Migraines, Alignment, & Exercise

Migraines, Alignment, & Exercise
If you suffer from migraines well, first of all, we’re sorry. Migraine pain is the worst and if you’ve never had one there’s no way to understand just how awful they are. If you’re a frequent migraine sufferer, you’ve probably tried everything you can think of to stop them. 
Because getting one will stop you in your tracks. 
From medication to herbal remedies and massage,  you’ve probably tried it all. But before you can stop your migraines, you have to understand what causes them. Because treating the symptoms won’t stop them from coming back. While the causes (or triggers) can be different for everyone, there’s a common one that many might not even consider; alignment. 

Your Spine & Migraines 

While it’s always good to check with your primary care physician if you suffer from frequent headaches or debilitating migraines, many people look into external causes of migraines (dehydration, weather changes, and even some food and drink triggers) before looking at their own bodies. 
When your spine is not functioning properly it can put pressure on your nervous system and your nervous system stretches throughout your whole body…even into your neck and head. When these nerves are irritated, you could end up with a headache or migraine. 
The spinal column is meant to support the body and any subluxation throughout the column can put extra strain on the muscles of the neck because they will try to support the head if the spine can’t (and the head is heavy!). This overcompensation of the muscles will cause an imbalance and tension which can lead to pain. When your spine is misaligned and there is pressure on the nerves where there normally wouldn’t be, the nerves that travel through the spine, into the face and neck can be impacted. 
If you’ve ever had pain in your face or felt the need to rub the base of your neck during a migraine, you might want to consider that spinal misalignment could be a cause. 
Sometimes, headaches might present as migraines but could be what are called, cervicogenic headaches; headaches rooted in the cervical spine (neck) or base of the skull region. These headaches can present as migraines but are primarily caused by problems with the nerves, bones, or muscles in the neck. 
Like migraines, with these headaches you might experience;
  • pain on one side of your face
  • a stiff neck
  • pain around the eyes
  • a stiff neck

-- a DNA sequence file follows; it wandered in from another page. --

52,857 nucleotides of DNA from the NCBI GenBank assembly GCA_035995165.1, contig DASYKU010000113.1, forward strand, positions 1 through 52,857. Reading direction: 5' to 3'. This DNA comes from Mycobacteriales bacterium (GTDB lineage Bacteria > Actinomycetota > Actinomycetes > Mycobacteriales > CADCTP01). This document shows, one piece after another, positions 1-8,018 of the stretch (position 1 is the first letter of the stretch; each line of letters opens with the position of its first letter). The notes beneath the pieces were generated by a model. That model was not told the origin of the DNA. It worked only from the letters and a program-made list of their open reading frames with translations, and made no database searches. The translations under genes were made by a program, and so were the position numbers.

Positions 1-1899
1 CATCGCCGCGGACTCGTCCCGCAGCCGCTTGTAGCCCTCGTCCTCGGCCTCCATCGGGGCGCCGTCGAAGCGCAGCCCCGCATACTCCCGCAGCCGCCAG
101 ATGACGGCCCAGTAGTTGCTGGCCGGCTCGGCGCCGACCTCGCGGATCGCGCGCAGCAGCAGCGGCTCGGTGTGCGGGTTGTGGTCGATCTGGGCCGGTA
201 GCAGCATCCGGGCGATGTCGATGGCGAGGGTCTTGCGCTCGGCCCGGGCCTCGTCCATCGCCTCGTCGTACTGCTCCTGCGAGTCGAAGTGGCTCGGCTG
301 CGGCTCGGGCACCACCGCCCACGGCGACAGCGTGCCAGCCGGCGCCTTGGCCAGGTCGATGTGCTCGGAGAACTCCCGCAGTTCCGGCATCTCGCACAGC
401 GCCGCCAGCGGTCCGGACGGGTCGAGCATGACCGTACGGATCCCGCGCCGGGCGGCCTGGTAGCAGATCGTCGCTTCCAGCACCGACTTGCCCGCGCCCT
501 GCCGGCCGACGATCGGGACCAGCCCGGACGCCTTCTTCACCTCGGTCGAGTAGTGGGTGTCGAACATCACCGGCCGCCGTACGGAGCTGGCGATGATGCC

These headaches, just like migraines, can be debilitating and recurring. 

Preventing Migraines and Headaches 

If you believe misalignment and extra tension could be the cause of your headaches, we have suggestions that could help. You should always see a doctor to be sure and remember that these are just suggestions and not meant to be treatment plans. 


While it’s probably the last thing you want to hear, exercise can actually help prevent migraines and headaches. “Several studies have shown that regular aerobic exercise can help make migraines come less often and make them less severe,” says Nada Hindiyeh, MD, a clinical assistant professor of neurology. 
Regular exercise can help relieve stress and tension which could be a cause of migraines. If you’re worried that exercise could trigger a migraine, start slowly. 
  • Start with a ten minute walk and work your way up
  • Complete a significant warm up and cool down (don’t start and stop abruptly)
  • Hydrate (dehydration can cause migraines!)
  • Exercise in a temperature controlled environment (extreme heat can trigger migraines)
The bottom line is, regular movement can help keep your blood flowing, your muscles moving, and your body in a condition where migraines will occur less frequently. 


If your headaches are caused by extra tension, it makes sense that certain types of stretching, like Yoga, would ease the pain and frequency of these headaches. 
Studies show that overall, yoga improved the cardiac autonomic balance. Disturbances in the autonomic nervous system and in the regulation of the circulatory system are associated with migraines. If balance is restored, the likelihood of a migraine is reduced.
Yoga and stretching can:
  • Calm the nervous system
  • Open and release tension in the chest, heart, and shoulders
  • Reduce anxiety and stress
  • Increase circulation to the brain (migraines are often caused by restricted blood vessels)
Poses/Stretches to Try:

Improve Alignment

Frequent stretching and exercise will naturally improve your alignment over time but if you are considerably misaligned you should consider seeing a chiropractor. 
You should also work to improve your posture when sitting at a desk.
  • Don’t cross your legs
  • Keep your computer at eye level
  • Keep your shoulders back (don’t slouch!)
  • Take frequent breaks to get up and move 
You’ll also want to make sure you’re aligned even when you’re not sitting. The right insoles can help keep you supported all day long and help improve your alignment over time. Whether you’re at a desk, taking a quick walk, or making a presentation, the right posture and support can make all the difference. 
Our alignment impacts almost everything in the body from the way we look (hunched shoulders) to the way we feel. Misalignment can also cause frequent illnesses, digestion issues, fatigue, and of course, migraines and headaches. 
So if you’ve tried medications and heating pads and cut out certain foods and are still getting migraines, it might time to take a look at your alignment, your exercise routine, and your posture. 
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